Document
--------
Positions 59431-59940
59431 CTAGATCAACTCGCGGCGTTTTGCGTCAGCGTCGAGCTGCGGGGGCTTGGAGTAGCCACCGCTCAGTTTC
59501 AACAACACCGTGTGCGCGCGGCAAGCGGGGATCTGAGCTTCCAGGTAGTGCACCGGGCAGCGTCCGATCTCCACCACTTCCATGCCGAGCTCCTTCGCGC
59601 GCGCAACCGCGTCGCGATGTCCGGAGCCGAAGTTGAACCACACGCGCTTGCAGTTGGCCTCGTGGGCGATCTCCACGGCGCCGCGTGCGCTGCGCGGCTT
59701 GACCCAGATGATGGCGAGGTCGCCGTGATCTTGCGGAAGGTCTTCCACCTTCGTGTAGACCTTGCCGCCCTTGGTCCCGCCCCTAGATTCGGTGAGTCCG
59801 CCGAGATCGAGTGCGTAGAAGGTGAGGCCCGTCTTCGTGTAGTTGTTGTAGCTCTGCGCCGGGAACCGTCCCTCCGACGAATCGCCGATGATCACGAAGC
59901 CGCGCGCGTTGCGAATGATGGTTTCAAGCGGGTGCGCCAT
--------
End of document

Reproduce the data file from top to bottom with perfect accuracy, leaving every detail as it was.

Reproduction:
Positions 59431-59940
59431 CTAGATCAACTCGCGGCGTTTTGCGTCAGCGTCGAGCTGCGGGGGCTTGGAGTAGCCACCGCTCAGTTTC
59501 AACAACACCGTGTGCGCGCGGCAAGCGGGGATCTGAGCTTCCAGGTAGTGCACCGGGCAGCGTCCGATCTCCACCACTTCCATGCCGAGCTCCTTCGCGC
59601 GCGCAACCGCGTCGCGATGTCCGGAGCCGAAGTTGAACCACACGCGCTTGCAGTTGGCCTCGTGGGCGATCTCCACGGCGCCGCGTGCGCTGCGCGGCTT
59701 GACCCAGATGATGGCGAGGTCGCCGTGATCTTGCGGAAGGTCTTCCACCTTCGTGTAGACCTTGCCGCCCTTGGTCCCGCCCCTAGATTCGGTGAGTCCG
59801 CCGAGATCGAGTGCGTAGAAGGTGAGGCCCGTCTTCGTGTAGTTGTTGTAGCTCTGCGCCGGGAACCGTCCCTCCGACGAATCGCCGATGATCACGAAGC
59901 CGCGCGCGTTGCGAATGATGGTTTCAAGCGGGTGCGCCAT